BARTHOLOMEW COUNTY, Ind. — Before long, any vehicle entering Bartholomew County on U.S. 31 near I-65 will pass in front of a digital license plate reader that will take a photograph and upload it to cloud storage for computerized analysis.
If an algorithm determines the vehicle has been reported stolen or flagged for involvement in a crime or missing persons case, the system will alert the Bartholomew County Sheriff’s Department.
“If a car was just involved in a big drug investigation and there’s drugs in it, and this is the picture of it, then we know what we’re looking for,” said Sheriff Matt Myers. “Anything that we can do to keep residents safe in our community.”
Within the next couple weeks, Myers plans to start testing four of the devices from Atlanta-based Flock Safety. The digital cameras will be placed in busy entryways into Bartholomew County, including U.S. 31 near I-65, State Road 7, State Road 46 and U.S. 31 to the south.
Myers hopes to become the latest central Indiana police agency to turn to the license plate reading technology as a way of using data-driven policing to more efficiently direct resources. Other agencies including the Indianapolis Metropolitan Police Department, Indiana State Police, Greenwood Police Department and several agencies in Hancock County are already using the system.
Greenfield Police Captain Chuck McMichael says his department has been using the stationary Flock Safety system since April 30. In two months, he said the system has helped solved several cases and saved one life.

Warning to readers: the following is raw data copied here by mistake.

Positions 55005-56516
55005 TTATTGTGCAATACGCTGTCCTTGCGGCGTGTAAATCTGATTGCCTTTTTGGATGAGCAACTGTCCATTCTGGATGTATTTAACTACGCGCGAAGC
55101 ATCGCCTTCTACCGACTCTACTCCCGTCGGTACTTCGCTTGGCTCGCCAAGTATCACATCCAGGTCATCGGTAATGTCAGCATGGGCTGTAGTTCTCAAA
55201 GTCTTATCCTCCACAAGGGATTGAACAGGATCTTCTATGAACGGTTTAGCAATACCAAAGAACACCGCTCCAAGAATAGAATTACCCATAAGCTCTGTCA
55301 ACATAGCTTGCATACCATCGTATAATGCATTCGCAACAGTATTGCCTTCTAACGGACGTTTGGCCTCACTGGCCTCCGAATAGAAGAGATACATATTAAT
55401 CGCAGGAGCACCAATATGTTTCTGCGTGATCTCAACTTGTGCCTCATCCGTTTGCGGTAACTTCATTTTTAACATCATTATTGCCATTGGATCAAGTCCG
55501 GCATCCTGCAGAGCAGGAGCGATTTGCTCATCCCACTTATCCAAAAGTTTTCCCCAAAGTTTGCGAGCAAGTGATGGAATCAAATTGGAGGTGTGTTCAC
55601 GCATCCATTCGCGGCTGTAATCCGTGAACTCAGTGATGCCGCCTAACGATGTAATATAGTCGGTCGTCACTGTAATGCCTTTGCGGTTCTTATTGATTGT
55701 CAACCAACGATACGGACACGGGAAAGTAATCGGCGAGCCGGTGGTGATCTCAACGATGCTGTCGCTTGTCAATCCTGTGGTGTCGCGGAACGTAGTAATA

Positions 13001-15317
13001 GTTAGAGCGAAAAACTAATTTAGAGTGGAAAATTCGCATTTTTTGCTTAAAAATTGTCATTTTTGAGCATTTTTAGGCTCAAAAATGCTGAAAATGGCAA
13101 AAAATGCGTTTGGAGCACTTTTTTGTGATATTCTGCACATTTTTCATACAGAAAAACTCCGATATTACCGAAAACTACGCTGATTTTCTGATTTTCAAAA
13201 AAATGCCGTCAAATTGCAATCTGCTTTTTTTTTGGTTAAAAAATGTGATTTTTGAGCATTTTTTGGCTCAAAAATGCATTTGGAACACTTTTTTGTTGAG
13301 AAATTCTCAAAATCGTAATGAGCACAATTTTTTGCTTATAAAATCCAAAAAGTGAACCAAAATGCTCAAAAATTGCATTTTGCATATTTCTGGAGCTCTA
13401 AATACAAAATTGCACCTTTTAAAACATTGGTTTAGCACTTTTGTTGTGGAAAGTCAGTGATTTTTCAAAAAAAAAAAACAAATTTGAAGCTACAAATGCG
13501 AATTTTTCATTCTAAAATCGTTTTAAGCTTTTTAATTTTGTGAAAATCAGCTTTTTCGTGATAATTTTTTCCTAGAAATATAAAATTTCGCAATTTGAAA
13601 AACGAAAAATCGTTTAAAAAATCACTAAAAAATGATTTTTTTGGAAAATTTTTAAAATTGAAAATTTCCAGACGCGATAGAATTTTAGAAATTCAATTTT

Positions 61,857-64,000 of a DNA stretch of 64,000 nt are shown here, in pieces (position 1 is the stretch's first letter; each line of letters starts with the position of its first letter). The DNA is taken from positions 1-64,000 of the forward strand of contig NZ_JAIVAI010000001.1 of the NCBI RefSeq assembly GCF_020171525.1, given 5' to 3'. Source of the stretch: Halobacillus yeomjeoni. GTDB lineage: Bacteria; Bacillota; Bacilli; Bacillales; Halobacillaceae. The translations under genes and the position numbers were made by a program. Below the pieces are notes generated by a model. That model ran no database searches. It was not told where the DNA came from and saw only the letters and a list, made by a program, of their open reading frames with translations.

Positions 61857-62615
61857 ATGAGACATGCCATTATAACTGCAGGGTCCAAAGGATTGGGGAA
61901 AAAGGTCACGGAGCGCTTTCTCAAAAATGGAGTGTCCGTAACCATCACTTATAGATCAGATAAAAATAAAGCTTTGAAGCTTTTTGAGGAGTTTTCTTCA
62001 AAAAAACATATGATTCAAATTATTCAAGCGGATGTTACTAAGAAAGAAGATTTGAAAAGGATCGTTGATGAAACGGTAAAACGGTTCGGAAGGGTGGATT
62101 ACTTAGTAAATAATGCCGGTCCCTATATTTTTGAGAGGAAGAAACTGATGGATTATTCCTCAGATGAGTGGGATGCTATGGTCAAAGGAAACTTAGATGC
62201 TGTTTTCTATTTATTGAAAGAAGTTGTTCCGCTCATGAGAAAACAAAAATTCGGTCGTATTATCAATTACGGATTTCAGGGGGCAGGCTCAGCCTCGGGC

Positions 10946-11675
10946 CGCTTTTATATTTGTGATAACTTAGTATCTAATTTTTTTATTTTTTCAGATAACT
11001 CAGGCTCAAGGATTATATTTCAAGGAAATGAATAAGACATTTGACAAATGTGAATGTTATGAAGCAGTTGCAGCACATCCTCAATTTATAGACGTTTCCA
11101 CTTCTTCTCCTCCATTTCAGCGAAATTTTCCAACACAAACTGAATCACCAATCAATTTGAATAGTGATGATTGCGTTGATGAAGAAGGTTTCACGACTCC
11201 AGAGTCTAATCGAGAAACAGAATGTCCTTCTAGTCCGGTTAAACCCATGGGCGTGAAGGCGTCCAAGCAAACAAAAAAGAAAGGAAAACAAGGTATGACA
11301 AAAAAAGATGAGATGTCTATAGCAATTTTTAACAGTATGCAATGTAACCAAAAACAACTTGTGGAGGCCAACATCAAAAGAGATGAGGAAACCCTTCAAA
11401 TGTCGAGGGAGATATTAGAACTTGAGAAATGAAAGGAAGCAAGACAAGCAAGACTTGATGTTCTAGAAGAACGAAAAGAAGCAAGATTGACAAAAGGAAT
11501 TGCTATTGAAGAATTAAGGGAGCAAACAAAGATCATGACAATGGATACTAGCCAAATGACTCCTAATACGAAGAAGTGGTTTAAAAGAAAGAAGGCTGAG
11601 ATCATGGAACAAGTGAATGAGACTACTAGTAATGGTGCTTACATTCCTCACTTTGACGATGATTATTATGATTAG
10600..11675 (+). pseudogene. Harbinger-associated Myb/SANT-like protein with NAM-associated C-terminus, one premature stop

“We’ve been able to recover five stolen vehicles, we’ve located one missing person, and we’ve used it to save one suicidal person,” McMichael said.
In the case of the suicidal person, McMichael said a family member had provided Greenfield police with a license plate number of the person in distress. One of the license plate readers identified the vehicle as it passed by, and officers were able to follow the “hit” to the person’s location.
Part of the appeal of the Flock Safety system is the network it creates between police agencies. For example, if a suspect wanted in Indianapolis is picked up on one of Greenfield’s license plate readers, IMPD and Greenfield can both be alerted. McMichael said a recent missing person case ended when the person was identified as being in a Seymour.
“We have the ability with that system to interact and share information and share cameras with other departments all over the country,” McMichael said.
That ability to share, however, is one reason for concern for those who worry about privacy issues associated with the system. The data collected by the Flock Safety is deleted from cloud storage after 30 days. Jane Henegar, executive director of ACLU of Indiana, says 30 days is too long.
“There might be legitimate purposes when it needs to be kept a little bit longer,” Henegar said. “But those can be built into policies to say under these circumstances, this data can be kept for this amount of time.”
While Henegar and others recognize the law enforcement benefits of license plate reading technology, she argues that there are not enough restrictions and clear guidelines on how the collected data is managed. She says there need to be more governmental policies on how the data is used.
“Having transparency and accountability so that we know government isn’t retaining and using this illegitimately,” she said.
Myers says there will be policies and documentation to outline how the system and data should be used.
“If you are not a criminal, this Flock system will not do anything to hurt you,” he said. “If we’re tracking people, it’s because they’re in involved in criminal activity.”
Myers expects to install and start testing the devices within the next couple weeks. The Bartholomew County Commissioners agreed to cover $5,000 of the $11,000 cost to deploy the system. In the next couple months, Myers plans to approach the Bartholomew County Council for permanent funding.